You can tap and hold on any word in your text document to evoke a series of actions concerning a word or phrase, such as cut, copy, paste, replace, bold, italic, underline, lookup, share, and indent in or out. This feature works identically in iOS 13 and iOS 14.
Text replacement is an iOS native keyboard feature, and you can set it up in the keyboard settings. Go to Settings > General > Keyboards > Text Replacement to type in short text substitutes for phrases you use all the time. So, instead of typing, “On my way,” you can type, “omw,” and the keyboard will type out the whole phrase for you. If you sign your personal letters with “peace and love,” you can type in “pl” and the keyboard knows what you want to say. This feature works identically in iOS 13 and iOS 14.
With the iOS 13 update, Apple widely shared the QuickPath feature. This is a major time saver because you can type entire words by swiping across the keyboard from letter to letter instead of having to tap every individual letter. Siri and general machine learning combine to predict what you’re spelling out. To enable or disable this feature, use the options Delete Slide-to-Type and Slide-to-Type on the standard iOS QuickType keyboard. Before this software was available, users had to recreate this experience with a third-party keyboard like Microsoft Swype, SwiftKey, or Google Gboard. To activate either options, navigate to Settings > General > Keyboard. Then, easily use the swipe to type tool in iPadOS 13 or iOS 13. Simply tap the first letter and then slide your finger to each following letter. The keyboard will anticipate and reflect your word. This feature works identically in iOS 13 and iOS 14.
If you’re in a bind and unable to type out on your keyboard, writing a note or sending an email is still possible. Opt for the dictation option in Settings > General > Keyboard and toggle Dictation on. A confirmation alert will pop up on your screen. Once you have this feature activated, you can click the microphone and speak into your phone, which will translate your speech into text. If you need to execute a formatting rule, like adding a period or using the tab key, simply say, “Tab key,” and the tool will automatically perform the tab function, add a period, or whatever you command it to do. This feature works identically in iOS 13 and iOS 14.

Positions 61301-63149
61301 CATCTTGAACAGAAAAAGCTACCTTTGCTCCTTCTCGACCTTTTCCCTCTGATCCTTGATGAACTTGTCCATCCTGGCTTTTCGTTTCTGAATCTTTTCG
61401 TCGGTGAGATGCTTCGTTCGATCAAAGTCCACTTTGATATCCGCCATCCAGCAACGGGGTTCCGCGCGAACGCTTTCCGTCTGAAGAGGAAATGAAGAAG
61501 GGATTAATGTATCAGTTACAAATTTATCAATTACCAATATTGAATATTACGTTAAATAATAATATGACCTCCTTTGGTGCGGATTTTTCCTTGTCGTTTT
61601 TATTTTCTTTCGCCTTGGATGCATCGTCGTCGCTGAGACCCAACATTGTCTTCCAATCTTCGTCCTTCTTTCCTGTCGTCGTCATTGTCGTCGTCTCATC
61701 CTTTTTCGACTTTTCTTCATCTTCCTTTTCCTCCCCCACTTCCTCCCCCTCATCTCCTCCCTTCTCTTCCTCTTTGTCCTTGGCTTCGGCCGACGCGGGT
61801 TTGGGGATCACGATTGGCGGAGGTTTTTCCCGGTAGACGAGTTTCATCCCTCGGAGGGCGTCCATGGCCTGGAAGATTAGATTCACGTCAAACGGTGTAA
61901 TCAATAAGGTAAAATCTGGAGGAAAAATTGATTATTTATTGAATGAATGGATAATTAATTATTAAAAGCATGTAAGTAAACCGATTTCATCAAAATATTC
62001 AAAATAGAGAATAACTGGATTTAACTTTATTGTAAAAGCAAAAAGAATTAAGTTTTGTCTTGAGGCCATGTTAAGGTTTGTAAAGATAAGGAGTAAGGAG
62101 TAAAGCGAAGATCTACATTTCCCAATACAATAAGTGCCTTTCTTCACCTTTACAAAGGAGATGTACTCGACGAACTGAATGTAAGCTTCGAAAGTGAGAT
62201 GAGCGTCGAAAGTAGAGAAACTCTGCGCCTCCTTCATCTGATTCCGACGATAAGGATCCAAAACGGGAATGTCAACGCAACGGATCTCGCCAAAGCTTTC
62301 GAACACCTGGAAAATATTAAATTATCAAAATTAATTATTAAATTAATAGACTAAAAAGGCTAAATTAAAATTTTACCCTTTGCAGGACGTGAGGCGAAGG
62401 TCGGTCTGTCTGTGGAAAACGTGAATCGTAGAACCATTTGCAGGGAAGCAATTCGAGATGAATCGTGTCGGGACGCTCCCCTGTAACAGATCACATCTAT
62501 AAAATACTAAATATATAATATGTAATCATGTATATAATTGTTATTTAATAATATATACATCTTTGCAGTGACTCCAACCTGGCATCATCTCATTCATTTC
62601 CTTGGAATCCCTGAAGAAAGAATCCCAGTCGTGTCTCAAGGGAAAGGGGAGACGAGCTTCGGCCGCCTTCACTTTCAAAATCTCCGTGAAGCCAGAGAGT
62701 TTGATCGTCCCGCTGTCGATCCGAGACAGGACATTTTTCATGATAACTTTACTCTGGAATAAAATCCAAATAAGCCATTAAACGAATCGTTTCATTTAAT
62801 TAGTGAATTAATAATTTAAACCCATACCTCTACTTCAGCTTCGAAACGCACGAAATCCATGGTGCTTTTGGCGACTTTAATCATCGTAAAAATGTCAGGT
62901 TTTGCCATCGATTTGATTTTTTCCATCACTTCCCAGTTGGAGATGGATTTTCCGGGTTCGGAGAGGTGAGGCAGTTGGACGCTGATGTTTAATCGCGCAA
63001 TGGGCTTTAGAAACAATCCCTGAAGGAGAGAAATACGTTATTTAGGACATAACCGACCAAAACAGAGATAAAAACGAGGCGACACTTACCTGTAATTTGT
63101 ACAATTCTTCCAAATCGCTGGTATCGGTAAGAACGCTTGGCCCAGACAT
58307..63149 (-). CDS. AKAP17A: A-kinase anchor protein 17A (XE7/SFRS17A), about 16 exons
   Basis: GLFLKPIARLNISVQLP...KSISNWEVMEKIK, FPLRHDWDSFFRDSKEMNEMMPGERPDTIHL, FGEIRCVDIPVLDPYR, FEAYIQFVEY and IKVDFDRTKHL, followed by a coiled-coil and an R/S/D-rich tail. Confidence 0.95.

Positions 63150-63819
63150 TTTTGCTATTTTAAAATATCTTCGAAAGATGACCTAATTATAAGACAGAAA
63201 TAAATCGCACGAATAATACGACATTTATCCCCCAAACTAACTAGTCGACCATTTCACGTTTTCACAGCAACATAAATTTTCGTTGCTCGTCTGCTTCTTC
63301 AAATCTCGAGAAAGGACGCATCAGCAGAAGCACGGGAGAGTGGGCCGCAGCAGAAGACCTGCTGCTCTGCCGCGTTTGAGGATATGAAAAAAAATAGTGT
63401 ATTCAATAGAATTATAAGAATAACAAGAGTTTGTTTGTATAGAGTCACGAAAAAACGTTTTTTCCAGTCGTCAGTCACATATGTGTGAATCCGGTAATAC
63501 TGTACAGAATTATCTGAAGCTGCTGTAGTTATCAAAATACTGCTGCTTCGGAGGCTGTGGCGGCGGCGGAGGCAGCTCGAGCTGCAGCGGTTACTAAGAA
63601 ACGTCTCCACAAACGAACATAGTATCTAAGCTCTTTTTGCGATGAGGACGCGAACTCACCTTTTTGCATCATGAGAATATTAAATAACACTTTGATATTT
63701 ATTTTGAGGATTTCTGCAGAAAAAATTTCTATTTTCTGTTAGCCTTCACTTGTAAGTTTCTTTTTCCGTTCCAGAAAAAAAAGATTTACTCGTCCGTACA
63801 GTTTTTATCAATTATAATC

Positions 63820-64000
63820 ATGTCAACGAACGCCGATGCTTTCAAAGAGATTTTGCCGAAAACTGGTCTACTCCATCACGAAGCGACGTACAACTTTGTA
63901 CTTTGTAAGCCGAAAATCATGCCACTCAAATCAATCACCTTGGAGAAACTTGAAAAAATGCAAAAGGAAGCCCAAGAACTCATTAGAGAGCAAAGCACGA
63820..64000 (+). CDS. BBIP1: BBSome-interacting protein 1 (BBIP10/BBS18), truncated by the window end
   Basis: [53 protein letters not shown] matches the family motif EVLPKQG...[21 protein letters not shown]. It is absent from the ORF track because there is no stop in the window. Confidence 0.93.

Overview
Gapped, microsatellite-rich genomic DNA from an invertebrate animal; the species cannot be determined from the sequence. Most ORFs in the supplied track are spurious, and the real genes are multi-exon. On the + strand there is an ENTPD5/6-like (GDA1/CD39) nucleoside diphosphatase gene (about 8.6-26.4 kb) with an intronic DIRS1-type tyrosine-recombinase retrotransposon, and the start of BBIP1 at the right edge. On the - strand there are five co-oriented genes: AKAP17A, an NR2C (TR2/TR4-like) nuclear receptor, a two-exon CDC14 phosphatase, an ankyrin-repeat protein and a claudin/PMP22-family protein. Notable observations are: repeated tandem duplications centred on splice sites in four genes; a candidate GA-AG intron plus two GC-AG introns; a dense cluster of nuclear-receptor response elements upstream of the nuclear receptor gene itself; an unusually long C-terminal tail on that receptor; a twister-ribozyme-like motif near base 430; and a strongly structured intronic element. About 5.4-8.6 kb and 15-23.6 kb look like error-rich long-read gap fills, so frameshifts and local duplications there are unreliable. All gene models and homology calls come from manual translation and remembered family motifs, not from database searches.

Say you want to just add a single number or bit of punctuation. You don’t have to point and tap each key individually. You can just tap on the Number key (123) and slide your finger to place commas, colons, ampersands, dollar signs, and any number without having to lift your finger off the keyboard. When you’re done, the keyboard automatically reverts to its original state. This swiping gesture saves time and effort, as you don’t have to readjust the keyboard or manually switch back and forth. Similarly, to add a capital letter, tap the Shift key, swipe to the letter you want to add, and then release your finger. This feature works identically in iOS 13 and iOS 14.
We know—the software keyboard seems to take up quite a bit of screen space. If you’re in the middle of a file, or you’re trying to read over a text, the keyboard can be distracting and get in the way. With iOS 13, you can drag the keyboard up to the middle of the screen so it won’t be blocking your field of vision, then tap on it when you’re done so it will go back to its normal location. In iOS 14, you must tap and drag the keyboard down to the bottom of the screen to hide it, and then tap the screen again for the keyboard to come back into view.
With iOS 13, you can download and install custom fonts to further control the look and tone of your messages. You can now dress up your documents with vintage, modern, formal, or playful fonts directly from your keypad. For both iOS and iPadOS, you can install custom fonts by downloading specific font apps like Fonteer and Font Diner from the App Store, applying them to the compatible apps on your phone, and managing them in settings. These new fonts work through the app you plan to use them with — they are not compatible with all the apps on your device.
Sadly, with iOS 14, this process no longer works as advertised. We tried apps from Font Diner, Fonteer, and iFont. All of them, in some fashion, either install font profiles, and in the case of Font Diner, even lists its 13 free fonts as part of the default font roster. But we could not get any of them to work in any Mail or Pages documents. They simply do not show up as available fonts. There’s been some discussion of the issue on the Apple forums, but no official explanation of why there’s such a great difference in third-party font performance with the updated OS.